Abide App founders Neil Ahlsten and Eric Tse on VatorNews podcast

Kristin Karaoglu · May 28, 2021 · Short URL: https://vator.tv/n/524f

Why prayer is more powerful than meditation because it adds a relationship component

Founders of Abide App Neil Ahlsten and Eric Tse sit down with Bambi Francisco Roizen for the VatorNews podcast.  

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(Editor's note: On June 9 we will continue hosting our Future of Mental and Behavioral Health 2021 virtual event. We'll have top-level VCs and C-level executives from the leading mental and behavioral companies, such as BetterUp, Teladoc's BetterHelp, Amwell, Doctor on Demand, Kaiser Permanente, Bessemer Ventures and more. 

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Here are some takeaways

- Christian wellness overlaps with what you'd think about mental wellness. Mental, physical, nutritional, The identity of a lot of people incorporates a spiritual side to that so it's a holistic approach of mind, body soul. 

- Over 65% of US market identify as Christians. They see Christianity as a core identity of who they are. In meditation space, Abide is trying to speak to people and say, this is a practice has a lot of roots in the bible as well. The reason Abide is approaching meditation this way is because there are other benefits.

- Both founders worked at Google and met at Google; They held brainstorming hackathons with 200 people to come up with ideas for an app for Christians. The two left their jobs in 2-14 to start the company, which first started unsuccessfully with user-generated content. They've since pivoted to guided content.

- On the app, there are guided reflections, sleep content, quick-help content and breathing exercises. It's similar to a meditation app, but Abide also ties in first principles of the bible and people even get prayed over. There's morning mindfulness exercises as well as long and short content.

- In Psalms 1:2, it says "But they delight in the law of the LORD, meditating on it day and night." We are called to God to meditate.

- One big difference between meditation and prayers is that in meditation you empty your mind and fill with mindfulness, but with prayer you fill it with values and principles that you believe in. Most people who pray trust that experience and are willing to press into it.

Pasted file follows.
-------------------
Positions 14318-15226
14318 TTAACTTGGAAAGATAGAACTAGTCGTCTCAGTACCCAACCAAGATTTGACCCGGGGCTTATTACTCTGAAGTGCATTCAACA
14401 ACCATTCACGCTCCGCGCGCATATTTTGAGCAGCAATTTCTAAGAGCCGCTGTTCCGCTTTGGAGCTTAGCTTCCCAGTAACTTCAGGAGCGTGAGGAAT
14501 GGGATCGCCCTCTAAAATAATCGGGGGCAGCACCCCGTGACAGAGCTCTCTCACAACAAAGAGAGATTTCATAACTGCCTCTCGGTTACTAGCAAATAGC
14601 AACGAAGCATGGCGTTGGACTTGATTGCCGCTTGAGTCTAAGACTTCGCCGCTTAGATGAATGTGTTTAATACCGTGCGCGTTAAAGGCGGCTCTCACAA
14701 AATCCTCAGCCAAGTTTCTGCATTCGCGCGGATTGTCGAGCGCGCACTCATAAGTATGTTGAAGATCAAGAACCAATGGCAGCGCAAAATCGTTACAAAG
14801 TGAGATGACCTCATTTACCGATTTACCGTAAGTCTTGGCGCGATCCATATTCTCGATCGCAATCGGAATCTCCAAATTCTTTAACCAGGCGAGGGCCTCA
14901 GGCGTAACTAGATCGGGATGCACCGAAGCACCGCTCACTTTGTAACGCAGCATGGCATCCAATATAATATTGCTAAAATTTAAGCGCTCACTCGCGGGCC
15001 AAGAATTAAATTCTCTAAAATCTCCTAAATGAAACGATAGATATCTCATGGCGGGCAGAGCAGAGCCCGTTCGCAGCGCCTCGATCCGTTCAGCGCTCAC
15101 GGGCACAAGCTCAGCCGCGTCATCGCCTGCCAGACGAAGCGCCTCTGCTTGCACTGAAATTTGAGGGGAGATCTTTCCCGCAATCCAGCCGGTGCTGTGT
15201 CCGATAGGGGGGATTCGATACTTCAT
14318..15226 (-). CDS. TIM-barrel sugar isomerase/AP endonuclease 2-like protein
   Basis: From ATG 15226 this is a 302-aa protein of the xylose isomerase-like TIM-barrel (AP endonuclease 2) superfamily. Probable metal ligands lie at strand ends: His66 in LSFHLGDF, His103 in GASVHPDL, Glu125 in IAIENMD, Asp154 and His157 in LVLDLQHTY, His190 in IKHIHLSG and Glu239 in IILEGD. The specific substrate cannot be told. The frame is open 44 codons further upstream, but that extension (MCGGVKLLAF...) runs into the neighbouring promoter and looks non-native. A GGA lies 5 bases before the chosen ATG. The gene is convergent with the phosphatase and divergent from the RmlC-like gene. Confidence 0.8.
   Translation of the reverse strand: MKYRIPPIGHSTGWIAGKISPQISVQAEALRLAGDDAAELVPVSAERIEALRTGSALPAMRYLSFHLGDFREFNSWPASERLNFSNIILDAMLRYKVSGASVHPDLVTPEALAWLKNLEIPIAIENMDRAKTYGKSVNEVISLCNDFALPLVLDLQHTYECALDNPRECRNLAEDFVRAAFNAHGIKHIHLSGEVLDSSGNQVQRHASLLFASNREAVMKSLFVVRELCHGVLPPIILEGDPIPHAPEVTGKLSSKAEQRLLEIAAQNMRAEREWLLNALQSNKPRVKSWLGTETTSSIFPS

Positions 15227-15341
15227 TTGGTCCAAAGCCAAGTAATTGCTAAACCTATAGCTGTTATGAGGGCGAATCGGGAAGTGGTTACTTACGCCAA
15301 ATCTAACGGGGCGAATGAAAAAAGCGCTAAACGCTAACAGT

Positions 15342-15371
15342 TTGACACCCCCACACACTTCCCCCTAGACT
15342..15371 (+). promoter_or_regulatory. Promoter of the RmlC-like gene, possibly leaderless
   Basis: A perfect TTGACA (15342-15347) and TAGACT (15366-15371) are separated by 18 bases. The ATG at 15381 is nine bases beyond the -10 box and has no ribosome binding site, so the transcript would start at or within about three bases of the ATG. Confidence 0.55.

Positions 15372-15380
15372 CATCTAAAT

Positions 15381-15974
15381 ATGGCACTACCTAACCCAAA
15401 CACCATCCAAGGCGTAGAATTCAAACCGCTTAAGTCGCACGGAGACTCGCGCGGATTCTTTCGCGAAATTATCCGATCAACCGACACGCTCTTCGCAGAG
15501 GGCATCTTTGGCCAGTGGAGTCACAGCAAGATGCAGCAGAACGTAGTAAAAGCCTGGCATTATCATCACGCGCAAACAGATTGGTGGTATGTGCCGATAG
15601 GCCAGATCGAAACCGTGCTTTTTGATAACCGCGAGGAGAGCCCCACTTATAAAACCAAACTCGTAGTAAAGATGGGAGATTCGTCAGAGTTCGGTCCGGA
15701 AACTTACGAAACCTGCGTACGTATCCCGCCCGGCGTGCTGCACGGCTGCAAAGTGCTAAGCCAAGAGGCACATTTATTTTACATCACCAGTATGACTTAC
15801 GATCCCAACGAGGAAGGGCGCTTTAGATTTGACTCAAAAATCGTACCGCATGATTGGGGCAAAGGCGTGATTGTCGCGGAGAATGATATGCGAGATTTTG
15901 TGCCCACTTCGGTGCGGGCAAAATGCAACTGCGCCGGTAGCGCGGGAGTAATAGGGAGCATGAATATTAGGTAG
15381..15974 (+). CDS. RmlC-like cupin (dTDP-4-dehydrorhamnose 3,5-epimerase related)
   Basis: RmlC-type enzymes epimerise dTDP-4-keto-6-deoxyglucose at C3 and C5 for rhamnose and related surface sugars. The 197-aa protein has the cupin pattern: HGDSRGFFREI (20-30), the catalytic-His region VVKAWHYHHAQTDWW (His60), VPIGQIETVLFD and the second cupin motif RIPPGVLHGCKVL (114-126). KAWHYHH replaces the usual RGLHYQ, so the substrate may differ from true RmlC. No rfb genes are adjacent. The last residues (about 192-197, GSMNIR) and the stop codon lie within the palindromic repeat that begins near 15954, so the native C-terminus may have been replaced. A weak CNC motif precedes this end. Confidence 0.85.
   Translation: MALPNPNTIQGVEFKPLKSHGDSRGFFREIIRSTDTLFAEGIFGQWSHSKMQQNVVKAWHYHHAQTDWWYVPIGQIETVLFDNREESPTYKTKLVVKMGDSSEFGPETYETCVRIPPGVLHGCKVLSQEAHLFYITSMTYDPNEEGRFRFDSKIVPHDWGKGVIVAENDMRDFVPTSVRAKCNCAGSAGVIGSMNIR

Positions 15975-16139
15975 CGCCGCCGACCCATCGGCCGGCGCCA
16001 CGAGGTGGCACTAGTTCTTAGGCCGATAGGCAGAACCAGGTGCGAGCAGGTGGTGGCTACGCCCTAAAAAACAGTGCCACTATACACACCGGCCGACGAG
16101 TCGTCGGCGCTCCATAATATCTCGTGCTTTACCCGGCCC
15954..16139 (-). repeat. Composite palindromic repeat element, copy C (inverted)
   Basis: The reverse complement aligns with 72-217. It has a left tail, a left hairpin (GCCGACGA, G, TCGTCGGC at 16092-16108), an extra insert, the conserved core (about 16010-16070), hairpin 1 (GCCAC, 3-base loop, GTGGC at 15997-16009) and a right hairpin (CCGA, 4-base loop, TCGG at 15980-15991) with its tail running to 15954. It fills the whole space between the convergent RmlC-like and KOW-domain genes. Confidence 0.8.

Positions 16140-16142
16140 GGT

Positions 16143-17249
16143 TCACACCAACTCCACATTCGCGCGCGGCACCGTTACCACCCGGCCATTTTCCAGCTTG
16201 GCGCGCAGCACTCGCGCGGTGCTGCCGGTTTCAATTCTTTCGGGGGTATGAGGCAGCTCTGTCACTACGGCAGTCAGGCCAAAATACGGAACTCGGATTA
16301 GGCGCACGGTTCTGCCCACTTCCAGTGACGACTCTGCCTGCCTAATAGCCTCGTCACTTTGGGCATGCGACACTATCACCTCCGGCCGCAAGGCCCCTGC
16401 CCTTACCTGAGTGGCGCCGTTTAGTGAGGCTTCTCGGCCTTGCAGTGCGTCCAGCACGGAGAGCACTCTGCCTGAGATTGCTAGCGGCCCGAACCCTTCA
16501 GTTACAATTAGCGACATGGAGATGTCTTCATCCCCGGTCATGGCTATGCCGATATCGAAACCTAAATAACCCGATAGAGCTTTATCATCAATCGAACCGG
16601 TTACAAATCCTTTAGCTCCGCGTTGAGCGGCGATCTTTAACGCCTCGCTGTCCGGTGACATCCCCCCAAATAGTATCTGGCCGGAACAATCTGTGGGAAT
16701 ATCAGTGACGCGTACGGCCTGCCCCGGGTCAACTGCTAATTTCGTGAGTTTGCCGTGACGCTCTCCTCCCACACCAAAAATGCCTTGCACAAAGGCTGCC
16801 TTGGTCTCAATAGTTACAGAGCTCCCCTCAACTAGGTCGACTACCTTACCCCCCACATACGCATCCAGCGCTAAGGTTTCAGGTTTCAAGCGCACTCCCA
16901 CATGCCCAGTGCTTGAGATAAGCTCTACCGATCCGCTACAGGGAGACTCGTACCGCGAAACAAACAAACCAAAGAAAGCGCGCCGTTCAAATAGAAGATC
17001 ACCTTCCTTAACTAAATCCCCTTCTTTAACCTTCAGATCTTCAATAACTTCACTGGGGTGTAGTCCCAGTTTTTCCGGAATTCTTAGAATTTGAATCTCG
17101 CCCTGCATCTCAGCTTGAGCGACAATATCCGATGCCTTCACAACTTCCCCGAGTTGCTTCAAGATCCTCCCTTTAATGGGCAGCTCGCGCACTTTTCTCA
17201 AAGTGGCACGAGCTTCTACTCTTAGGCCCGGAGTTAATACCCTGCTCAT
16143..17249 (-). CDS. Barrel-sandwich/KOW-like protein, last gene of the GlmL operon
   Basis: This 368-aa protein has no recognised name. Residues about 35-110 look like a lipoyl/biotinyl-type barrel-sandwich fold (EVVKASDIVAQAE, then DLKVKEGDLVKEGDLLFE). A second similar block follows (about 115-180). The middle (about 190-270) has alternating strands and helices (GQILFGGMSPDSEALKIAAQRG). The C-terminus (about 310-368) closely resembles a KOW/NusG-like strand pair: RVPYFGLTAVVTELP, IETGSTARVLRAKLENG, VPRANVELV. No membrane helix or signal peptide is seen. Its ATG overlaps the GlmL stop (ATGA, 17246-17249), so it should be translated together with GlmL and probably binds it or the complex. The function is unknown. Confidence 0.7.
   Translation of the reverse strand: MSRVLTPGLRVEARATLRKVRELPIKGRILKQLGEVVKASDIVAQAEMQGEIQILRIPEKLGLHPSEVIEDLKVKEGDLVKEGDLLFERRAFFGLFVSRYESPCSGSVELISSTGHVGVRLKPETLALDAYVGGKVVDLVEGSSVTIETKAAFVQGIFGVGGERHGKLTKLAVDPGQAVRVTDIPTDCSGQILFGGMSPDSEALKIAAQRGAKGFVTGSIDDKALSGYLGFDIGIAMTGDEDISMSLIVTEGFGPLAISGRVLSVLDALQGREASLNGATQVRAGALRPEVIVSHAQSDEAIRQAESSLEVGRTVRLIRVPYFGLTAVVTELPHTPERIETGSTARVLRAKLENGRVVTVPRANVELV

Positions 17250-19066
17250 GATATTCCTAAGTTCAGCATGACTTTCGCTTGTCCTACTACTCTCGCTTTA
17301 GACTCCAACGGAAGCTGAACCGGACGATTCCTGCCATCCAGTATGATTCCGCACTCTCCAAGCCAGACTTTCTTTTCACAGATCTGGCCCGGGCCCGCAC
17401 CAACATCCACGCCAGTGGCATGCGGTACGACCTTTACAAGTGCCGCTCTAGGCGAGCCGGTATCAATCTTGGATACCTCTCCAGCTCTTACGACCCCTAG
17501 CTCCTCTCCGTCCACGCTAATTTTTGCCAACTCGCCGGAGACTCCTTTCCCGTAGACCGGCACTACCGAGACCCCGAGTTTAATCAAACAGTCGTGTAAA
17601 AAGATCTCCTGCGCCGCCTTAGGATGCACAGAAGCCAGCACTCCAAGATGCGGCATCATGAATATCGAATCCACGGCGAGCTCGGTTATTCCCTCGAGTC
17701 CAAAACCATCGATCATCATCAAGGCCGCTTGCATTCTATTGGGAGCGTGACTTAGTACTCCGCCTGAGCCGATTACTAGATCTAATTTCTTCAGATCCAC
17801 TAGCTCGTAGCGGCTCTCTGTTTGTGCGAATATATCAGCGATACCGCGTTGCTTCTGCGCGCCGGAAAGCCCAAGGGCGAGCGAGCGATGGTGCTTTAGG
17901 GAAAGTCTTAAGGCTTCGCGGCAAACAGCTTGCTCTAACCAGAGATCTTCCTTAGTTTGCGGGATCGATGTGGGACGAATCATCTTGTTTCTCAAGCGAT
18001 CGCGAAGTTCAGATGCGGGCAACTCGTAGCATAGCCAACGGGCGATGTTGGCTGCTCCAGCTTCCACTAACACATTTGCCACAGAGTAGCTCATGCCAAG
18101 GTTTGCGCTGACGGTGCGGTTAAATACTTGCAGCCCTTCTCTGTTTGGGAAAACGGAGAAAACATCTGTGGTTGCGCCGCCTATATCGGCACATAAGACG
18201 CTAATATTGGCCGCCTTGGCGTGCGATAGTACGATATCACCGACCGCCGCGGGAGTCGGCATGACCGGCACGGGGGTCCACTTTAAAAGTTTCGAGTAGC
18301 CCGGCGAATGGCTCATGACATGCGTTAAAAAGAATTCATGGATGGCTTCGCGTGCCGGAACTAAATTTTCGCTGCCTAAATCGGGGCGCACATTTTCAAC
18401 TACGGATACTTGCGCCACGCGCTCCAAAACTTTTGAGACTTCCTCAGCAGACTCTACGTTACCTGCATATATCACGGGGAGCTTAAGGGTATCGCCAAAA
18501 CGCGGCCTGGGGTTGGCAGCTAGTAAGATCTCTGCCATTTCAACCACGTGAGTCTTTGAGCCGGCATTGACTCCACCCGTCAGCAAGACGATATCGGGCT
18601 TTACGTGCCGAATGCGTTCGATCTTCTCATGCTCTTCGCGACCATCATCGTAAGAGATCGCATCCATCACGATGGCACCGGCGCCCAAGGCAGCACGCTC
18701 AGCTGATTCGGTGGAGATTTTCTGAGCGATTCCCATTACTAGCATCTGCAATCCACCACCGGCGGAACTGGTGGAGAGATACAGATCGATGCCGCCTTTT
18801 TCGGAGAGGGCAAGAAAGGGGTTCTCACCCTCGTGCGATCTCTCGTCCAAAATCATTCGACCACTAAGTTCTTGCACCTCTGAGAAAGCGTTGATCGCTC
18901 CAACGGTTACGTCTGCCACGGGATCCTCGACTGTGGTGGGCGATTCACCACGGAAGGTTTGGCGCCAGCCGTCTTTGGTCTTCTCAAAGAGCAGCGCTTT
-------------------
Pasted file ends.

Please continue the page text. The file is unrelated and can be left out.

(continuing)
- Another difference is the relationship aspect of prayer. When you're meditating, you're in yourself. Prayer brings in the aspect of relationship. You're doing the reflection and checking in. But there's a belief that God is present with you in that space. If you look at MRIs, prayer lights up a different part of the brain because it includes the relationship sense. This fosters another level of neural development and connection.

- From a scientific perspective. Take the best of meditation and best of relationship, that's the experience we're able to give.

- Studies show prayer encourages adherence, largely because a person is accountable to God. There's a stronger motivation to adhere to prayer over meditation. (Religious vs Conventional CBT

- In prayer, a person actively articulates their thoughts. Meditation works this way as well, if you're articulating or labeling your emotions: "I'm feeling angry." Or "I feel stressed." 
When a person gets angry, they have increased activity in the amygdala, an alarm to protect the body. But when you put a word to how you’re feeling - “angry” - the right ventrolateral prefrontal cortex (behind the forehead) gets activated -- this is the area associated with thinking in words about our emotions. (Study out of UCLA)

- When a person prays, there's increased activity in the frontal lobe and decreased activity in the parietal lobe. Both good things. https://www.andrewnewberg.com/research/

This podcast is sponsored by BetterHelp and VatorNews listeners get 10% off their first month at BetterHelp.com/Vator. This podcast is also brought by Octave, your partner for mental health and emotional well-being. Learn more at FindOctave.com. Also thanks to NeuroFlow which is working with hundreds of healthcare organizations to provide best-in-class technology and services for the effective integration of behavioral health. Learn more at neuroflow.com

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Kristin Karaoglu

Woman of many skills: Database System Engineer; SplashX event producer; Author of Startup Teams

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